8.35%        167          swapper  [kernel.kallsyms]      [k] native_safe_halt
                    |
                    --- native_safe_halt
                        default_idle
                        cpu_idle
                        rest_init
                        start_kernel
                        x86_64_start_reservations
                        x86_64_start_kernel

     4.45%         89          sqlplus  [kernel.kallsyms]      [k] finish_task_switch
                    |
                    --- finish_task_switch
                        __schedule
                       |
                       |--87.64%-- __cond_resched
                       |          _cond_resched
                       |          mutex_lock
                       |          |
                       |          |--91.03%-- process_output_block
                       |          |          n_tty_write
                       |          |          tty_write
                       |          |          vfs_write
                       |          |          sys_write
                       |          |          system_call_fastpath
                       |          |          __write_nocancel
                       |          |
                       |           --8.97%-- process_output
                       |                     n_tty_write
                       |                     tty_write
                       |                     vfs_write
                       |                     sys_write
                       |                     system_call_fastpath
                       |                     __write_nocancel
                       |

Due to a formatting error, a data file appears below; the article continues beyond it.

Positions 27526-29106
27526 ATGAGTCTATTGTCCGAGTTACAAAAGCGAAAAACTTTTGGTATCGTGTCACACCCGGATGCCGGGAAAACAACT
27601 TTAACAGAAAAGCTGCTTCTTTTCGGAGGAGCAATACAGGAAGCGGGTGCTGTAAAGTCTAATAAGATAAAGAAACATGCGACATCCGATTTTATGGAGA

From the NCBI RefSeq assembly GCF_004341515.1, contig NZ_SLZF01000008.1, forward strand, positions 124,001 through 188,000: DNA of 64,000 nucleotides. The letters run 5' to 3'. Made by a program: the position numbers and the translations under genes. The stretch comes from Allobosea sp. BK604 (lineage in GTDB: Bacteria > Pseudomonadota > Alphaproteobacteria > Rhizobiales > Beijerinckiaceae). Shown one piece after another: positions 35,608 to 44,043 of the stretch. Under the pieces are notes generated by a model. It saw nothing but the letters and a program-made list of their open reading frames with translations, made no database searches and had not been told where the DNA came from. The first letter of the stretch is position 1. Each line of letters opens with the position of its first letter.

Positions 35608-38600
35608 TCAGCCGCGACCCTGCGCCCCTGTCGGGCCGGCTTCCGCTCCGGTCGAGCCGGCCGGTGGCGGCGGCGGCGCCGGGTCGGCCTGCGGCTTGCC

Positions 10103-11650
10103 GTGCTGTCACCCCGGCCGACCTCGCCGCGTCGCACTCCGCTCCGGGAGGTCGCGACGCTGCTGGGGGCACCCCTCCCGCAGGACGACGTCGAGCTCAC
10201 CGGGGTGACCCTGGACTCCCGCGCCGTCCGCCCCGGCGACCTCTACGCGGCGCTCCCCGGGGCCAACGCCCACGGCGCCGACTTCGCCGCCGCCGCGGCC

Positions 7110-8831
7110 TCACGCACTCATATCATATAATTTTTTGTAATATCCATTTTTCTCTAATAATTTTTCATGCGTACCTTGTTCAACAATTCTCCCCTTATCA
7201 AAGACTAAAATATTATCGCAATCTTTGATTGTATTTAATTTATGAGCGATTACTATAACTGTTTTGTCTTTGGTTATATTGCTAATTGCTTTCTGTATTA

--12.36%-- schedule
                                  sysret_careful
                                  |
                                  |--81.82%-- __write_nocancel
                                  |
                                   --18.18%-- __write_nocancel


.................
...........................
..................................

Note:
You can further sort results based on cpu, shared objects etc.
perf report –sort=cpu
perf report –sort=dso

Above results reflects the division. While taking a look at the tree, it shows a combination or a club of few OS Layer components (Starting from dev_hard_start_xmit) was sampled of time 50.05*99.60 = 49.84%
with parent sshd command and shared object [e1000] and is a physical read operation.

Rest of all might seem gibberish but needs time and patience to understand. I will try to cover the profiler in more detail with more use case scenarios in future. Till the time you can check the WIKI page of the tool.

Note: In case if you are using perf on VMWare system, you might get error “perf.data file has no samples“.
In order to fix it try using the ‘perf record’ option with -e cpu-clock arguments to collect the sample data and then use ‘perf report’ to interpret the file.

example:
perf record -F 99 -a -g -e cpu-clock — sleep 20


Hope It Helps
Prashant Dixit

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3 Responses to “How to troubleshoot, understand HW events & measure performance using PERF (Linux Profiler)! – Part 1”

  1. […] « How to troubleshoot, understand HW events & measure performance using PERF (Linux Profiler)! &#8… […]

  2. […] « How to troubleshoot, understand HW events & measure performance using PERF (Linux Profiler)! &#8… […]

  3. […] with second edition of my previous post on troubleshooting performance issues using Linux in-built profiler named ‘perf’. Many […]